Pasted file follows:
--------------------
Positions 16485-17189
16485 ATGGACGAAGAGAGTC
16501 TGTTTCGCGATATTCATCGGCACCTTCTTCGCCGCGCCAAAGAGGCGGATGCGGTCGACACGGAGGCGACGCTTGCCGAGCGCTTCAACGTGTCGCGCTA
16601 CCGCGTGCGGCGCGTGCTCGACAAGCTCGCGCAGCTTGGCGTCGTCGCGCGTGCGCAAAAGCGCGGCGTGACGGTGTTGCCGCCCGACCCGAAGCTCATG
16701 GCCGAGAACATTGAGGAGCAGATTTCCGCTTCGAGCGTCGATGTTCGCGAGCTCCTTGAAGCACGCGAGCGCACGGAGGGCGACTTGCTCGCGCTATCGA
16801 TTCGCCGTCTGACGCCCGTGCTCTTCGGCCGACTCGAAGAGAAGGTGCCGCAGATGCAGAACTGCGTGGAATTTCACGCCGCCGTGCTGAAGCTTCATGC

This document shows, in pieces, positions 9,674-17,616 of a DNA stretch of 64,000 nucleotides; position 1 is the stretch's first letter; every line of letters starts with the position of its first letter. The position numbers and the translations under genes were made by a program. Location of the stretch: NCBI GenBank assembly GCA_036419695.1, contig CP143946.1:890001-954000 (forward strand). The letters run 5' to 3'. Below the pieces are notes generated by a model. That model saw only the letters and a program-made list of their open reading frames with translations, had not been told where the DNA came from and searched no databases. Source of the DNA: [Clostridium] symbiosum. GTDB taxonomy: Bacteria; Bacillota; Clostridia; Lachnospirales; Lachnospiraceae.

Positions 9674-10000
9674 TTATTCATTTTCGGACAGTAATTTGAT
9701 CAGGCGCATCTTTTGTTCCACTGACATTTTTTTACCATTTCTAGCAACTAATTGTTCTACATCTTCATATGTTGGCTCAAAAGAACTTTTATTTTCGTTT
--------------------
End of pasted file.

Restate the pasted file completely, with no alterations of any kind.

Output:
Positions 16485-17189
16485 ATGGACGAAGAGAGTC
16501 TGTTTCGCGATATTCATCGGCACCTTCTTCGCCGCGCCAAAGAGGCGGATGCGGTCGACACGGAGGCGACGCTTGCCGAGCGCTTCAACGTGTCGCGCTA
16601 CCGCGTGCGGCGCGTGCTCGACAAGCTCGCGCAGCTTGGCGTCGTCGCGCGTGCGCAAAAGCGCGGCGTGACGGTGTTGCCGCCCGACCCGAAGCTCATG
16701 GCCGAGAACATTGAGGAGCAGATTTCCGCTTCGAGCGTCGATGTTCGCGAGCTCCTTGAAGCACGCGAGCGCACGGAGGGCGACTTGCTCGCGCTATCGA
16801 TTCGCCGTCTGACGCCCGTGCTCTTCGGCCGACTCGAAGAGAAGGTGCCGCAGATGCAGAACTGCGTGGAATTTCACGCCGCCGTGCTGAAGCTTCATGC

This document shows, in pieces, positions 9,674-17,616 of a DNA stretch of 64,000 nucleotides; position 1 is the stretch's first letter; every line of letters starts with the position of its first letter. The position numbers and the translations under genes were made by a program. Location of the stretch: NCBI GenBank assembly GCA_036419695.1, contig CP143946.1:890001-954000 (forward strand). The letters run 5' to 3'. Below the pieces are notes generated by a model. That model saw only the letters and a program-made list of their open reading frames with translations, had not been told where the DNA came from and searched no databases. Source of the DNA: [Clostridium] symbiosum. GTDB taxonomy: Bacteria; Bacillota; Clostridia; Lachnospirales; Lachnospiraceae.

Positions 9674-10000
9674 TTATTCATTTTCGGACAGTAATTTGAT
9701 CAGGCGCATCTTTTGTTCCACTGACATTTTTTTACCATTTCTAGCAACTAATTGTTCTACATCTTCATATGTTGGCTCAAAAGAACTTTTATTTTCGTTT